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ISRO completes hot test of metal 3D printed liquid rocket engine

Via LPBF, the re-design reduced the component count from 14 separate parts to a single piece

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The Indian Space Research Organisation (ISRO) successfully completed a hot test of its metal 3D printed liquid rocket engine for 665 seconds on May 9, 2024. The engine tested was the PS4 engine from the PSLV’s upper stage.

ISRO completes hot test of metal 3D printed liquid rocket engine. The design reduced the component count from 14 parts to a single piece.
The Indian Space Research Organisation’s metal 3D printed liquid rocket engine.

Traditionally manufactured through conventional machining and welding, the PS4 engine is utilized in the fourth stage of the PSLV – delivering a thrust of 7.33 kN in vacuum conditions. It is also a component of the Reaction Control System (RCS) in the PSLV’s first stage (PS1). Developed by ISRO’s Liquid Propulsion Systems Centre (LPSC), the engine operates on a bipropellant combination of Nitrogen Tetroxide as the oxidizer and Mono Methyl Hydrazine as the fuel, using a pressure-fed system.

The LPSC re-engineered the PS4 engine with a focus on DfAM – leading to significant benefits. Via Laser Powder Bed Fusion (LPBF), the re-design reduced the component count from 14 separate parts to a single piece, eliminated 19 weld joints, and significantly decreased the raw material needed per engine – from 565kg of forgings and sheets to just 13.7kg of metal powder. This also resulted in a 60% reduction in overall production time. The engine was manufactured by M/s WIPRO 3 and underwent hot testing at the ISRO Propulsion Complex in Mahendragiri.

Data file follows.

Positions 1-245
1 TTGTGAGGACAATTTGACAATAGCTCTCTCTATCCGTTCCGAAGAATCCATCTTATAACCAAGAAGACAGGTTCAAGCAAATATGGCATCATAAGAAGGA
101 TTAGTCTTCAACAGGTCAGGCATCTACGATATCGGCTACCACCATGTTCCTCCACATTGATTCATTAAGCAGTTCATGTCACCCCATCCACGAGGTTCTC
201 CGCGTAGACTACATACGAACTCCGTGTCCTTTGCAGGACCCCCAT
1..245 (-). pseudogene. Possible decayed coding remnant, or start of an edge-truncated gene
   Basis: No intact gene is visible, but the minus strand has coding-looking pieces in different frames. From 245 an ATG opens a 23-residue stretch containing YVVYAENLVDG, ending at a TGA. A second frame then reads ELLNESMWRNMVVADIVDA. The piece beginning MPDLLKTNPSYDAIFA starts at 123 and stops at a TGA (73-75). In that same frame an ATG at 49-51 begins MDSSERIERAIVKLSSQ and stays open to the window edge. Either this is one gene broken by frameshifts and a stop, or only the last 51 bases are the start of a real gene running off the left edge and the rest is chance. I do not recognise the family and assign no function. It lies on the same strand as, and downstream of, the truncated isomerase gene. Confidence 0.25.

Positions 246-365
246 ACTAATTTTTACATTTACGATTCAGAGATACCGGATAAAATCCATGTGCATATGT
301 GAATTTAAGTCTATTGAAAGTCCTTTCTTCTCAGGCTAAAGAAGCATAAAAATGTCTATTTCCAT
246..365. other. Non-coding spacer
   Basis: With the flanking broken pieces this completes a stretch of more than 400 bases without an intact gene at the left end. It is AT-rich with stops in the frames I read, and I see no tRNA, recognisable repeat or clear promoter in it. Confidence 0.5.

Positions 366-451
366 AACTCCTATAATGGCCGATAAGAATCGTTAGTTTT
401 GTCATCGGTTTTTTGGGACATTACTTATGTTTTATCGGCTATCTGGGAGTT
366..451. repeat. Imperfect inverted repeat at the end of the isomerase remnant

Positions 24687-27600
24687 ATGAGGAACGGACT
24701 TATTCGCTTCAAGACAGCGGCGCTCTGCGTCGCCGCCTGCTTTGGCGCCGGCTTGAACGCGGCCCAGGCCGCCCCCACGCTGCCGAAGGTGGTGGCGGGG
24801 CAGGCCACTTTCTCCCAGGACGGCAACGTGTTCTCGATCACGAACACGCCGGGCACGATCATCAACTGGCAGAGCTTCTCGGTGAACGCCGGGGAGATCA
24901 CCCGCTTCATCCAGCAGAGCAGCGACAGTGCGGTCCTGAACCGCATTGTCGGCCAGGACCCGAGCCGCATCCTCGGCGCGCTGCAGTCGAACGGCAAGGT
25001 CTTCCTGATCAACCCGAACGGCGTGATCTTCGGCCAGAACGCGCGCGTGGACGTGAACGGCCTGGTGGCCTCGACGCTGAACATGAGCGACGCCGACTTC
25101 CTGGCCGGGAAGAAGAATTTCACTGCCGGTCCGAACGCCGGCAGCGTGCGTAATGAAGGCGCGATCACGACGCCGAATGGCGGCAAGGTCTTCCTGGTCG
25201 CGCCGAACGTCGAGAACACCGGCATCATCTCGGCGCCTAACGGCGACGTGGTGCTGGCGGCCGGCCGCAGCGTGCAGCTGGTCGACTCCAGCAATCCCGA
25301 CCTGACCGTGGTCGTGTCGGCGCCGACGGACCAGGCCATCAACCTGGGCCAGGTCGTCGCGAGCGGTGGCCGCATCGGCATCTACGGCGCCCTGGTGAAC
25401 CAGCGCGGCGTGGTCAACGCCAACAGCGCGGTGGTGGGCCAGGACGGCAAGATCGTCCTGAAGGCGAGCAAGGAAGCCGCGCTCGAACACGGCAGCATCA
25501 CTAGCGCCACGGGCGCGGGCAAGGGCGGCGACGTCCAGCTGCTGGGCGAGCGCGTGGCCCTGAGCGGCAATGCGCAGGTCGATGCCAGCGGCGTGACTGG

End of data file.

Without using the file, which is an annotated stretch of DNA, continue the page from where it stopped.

Earlier in the development program, the engine’s injector head was realized and successfully hot tested. Comprehensive flow and thermal modeling, structural simulations, and cold flow characterizations of the prototype hardware were conducted to build confidence for the hot test. Subsequently, four successful developmental hot tests of the integrated engine were performed – accumulating 74 seconds in total and validating the engine’s performance parameters. The engine underwent a successful full qualification test for 665 seconds, with all performance parameters meeting expectations. Plans are underway to incorporate this advanced manufactured PS4 engine into the regular PSLV program.

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Edward Wakefield

Edward is a freelance writer and additive manufacturing enthusiast looking to make AM more accessible and understandable.

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